The Value of Facebook

Professor of Economics Jay Corrigan examines how much users value Facebook — by paying them to delete their accounts.


How valuable is Facebook to its users, and how can you measure the value of the site when access is free? Professor of Economics Jay Corrigan and other researchers pooled their work and expertise to assess Facebook’s value to its users, in contrast to its market value or its contribution to gross domestic product.

Using a series of auctions – in which people were actually paid to close their accounts for as little as one day or as long as one year – the project found that Facebook users would require an average of more than $1,000 to deactivate their account for one year. The study is published today in PLOS ONE.

“Social media, and the internet more broadly, have changed the way we live and the way we keep in touch with friends and family, but it’s hard to find evidence that the internet has made us richer or more productive at work,” said Corrigan, who was the first author of the study. “We know people must derive tremendous value from Facebook or they wouldn’t spend millions of hours on the site every day. The challenge is how to put a dollar value on a service people don’t pay for.”

The work began as two independent efforts: Corrigan partnered with Matthew Rousu of Susquehanna University, while Saleem Alhabash at Michigan State University and Sean B. Cash at Tufts University formed a second team, so the auctions had slightly different designs and advantages.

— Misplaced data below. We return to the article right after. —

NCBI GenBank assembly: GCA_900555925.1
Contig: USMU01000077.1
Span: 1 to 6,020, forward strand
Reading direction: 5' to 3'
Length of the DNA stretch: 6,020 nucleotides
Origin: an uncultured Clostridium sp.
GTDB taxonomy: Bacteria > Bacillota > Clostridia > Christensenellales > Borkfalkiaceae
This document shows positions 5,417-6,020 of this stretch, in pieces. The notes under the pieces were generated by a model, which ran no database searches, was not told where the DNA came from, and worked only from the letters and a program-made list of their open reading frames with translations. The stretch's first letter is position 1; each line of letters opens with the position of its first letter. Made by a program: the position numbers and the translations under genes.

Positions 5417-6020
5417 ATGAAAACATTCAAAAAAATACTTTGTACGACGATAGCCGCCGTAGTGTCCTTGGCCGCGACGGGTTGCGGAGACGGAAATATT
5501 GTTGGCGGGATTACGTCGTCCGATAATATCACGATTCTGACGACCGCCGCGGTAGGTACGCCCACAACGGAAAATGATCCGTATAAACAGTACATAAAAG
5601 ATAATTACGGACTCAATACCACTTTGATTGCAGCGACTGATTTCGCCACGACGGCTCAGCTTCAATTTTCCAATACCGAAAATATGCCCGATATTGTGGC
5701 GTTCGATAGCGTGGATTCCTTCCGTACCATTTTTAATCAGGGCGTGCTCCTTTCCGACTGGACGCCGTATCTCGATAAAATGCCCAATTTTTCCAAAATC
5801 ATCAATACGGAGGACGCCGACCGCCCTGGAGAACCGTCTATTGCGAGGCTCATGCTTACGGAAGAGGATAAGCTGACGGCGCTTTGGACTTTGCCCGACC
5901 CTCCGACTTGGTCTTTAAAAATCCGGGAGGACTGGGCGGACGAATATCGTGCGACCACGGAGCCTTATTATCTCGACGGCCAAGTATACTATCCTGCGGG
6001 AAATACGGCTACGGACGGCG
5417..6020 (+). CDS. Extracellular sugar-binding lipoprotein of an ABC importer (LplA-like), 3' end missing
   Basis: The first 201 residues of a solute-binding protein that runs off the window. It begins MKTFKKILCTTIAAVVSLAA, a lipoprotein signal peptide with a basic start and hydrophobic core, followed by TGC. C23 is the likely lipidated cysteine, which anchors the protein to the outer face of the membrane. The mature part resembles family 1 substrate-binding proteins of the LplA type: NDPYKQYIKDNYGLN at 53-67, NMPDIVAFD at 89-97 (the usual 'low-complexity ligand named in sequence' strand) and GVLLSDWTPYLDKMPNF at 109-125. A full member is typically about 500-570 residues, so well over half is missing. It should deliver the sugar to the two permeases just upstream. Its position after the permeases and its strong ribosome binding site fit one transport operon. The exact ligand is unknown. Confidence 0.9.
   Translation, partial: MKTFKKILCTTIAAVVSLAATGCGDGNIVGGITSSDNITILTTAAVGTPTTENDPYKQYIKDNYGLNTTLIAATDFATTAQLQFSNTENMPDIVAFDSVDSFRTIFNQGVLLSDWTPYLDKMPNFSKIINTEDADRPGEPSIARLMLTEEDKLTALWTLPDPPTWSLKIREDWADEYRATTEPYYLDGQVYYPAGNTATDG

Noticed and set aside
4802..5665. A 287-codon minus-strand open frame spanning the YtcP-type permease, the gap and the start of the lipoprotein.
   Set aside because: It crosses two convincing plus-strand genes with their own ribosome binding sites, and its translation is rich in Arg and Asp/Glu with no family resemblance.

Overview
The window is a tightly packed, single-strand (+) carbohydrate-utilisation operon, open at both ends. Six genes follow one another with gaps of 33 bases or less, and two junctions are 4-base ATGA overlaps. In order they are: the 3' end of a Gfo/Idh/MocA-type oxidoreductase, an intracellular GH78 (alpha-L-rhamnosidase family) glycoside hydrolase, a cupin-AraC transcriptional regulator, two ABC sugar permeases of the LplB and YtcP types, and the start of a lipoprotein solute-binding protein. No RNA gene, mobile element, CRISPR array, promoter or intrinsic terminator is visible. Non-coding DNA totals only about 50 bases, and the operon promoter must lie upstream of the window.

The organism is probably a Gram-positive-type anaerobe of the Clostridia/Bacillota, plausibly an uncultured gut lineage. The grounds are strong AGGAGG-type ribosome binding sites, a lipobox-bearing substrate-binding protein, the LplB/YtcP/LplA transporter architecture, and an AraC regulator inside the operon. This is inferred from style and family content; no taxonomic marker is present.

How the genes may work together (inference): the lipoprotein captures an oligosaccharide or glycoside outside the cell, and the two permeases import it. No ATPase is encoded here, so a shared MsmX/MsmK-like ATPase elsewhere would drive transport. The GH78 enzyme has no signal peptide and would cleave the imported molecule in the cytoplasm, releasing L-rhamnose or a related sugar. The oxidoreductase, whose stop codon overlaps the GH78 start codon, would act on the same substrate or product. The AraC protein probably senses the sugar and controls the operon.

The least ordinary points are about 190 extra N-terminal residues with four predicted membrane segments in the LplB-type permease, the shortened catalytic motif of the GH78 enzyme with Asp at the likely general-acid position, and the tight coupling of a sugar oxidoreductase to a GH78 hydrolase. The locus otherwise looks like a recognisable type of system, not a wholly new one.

In total, the researchers ran three actual auctions, including two samples of college students, a community sample, and an online sample. Winners were paid upon proof that their membership was deactivated for the set period of time. For example, in an auction utilizing a sample of 122 Kenyon students, the average bid to deactivate Facebook was $4.17 for one day, $13.89 for three days and $37.00 for one week. Researchers annualized this data to calculate a one-year estimate ranging from $1,511 to $1,908.

“Auction participants faced real financial consequences, so had an incentive to seriously consider what compensation they would want to close their accounts for a set period of time and to bid truthfully,” said Cash, an economist at Tufts’ Friedman School of Nutrition Science and Policy. “Students placed a higher value on Facebook than community members. A number of participants refused to bid at all, suggesting that deactivating Facebook for a year was not a welcome possibility.”

The study contrasts the company’s market capitalization with the value placed on it by its users. For example, based on a market valuation of approximately $400 billion, and about 2.2 billion users, the market value of Facebook would be approximately $180 per user, or less than one-fifth of the annual average value of Facebook access from any of the auction samples.

The authors noted that Facebook remains the top social networking site in the world and the third most visited site on the Internet, after Google and YouTube, despite market fluctuations and controversies. “While the measurable impact Facebook and other free online services have on the economy may be small, our results show that the benefits these services provide for their users are large,” they concluded.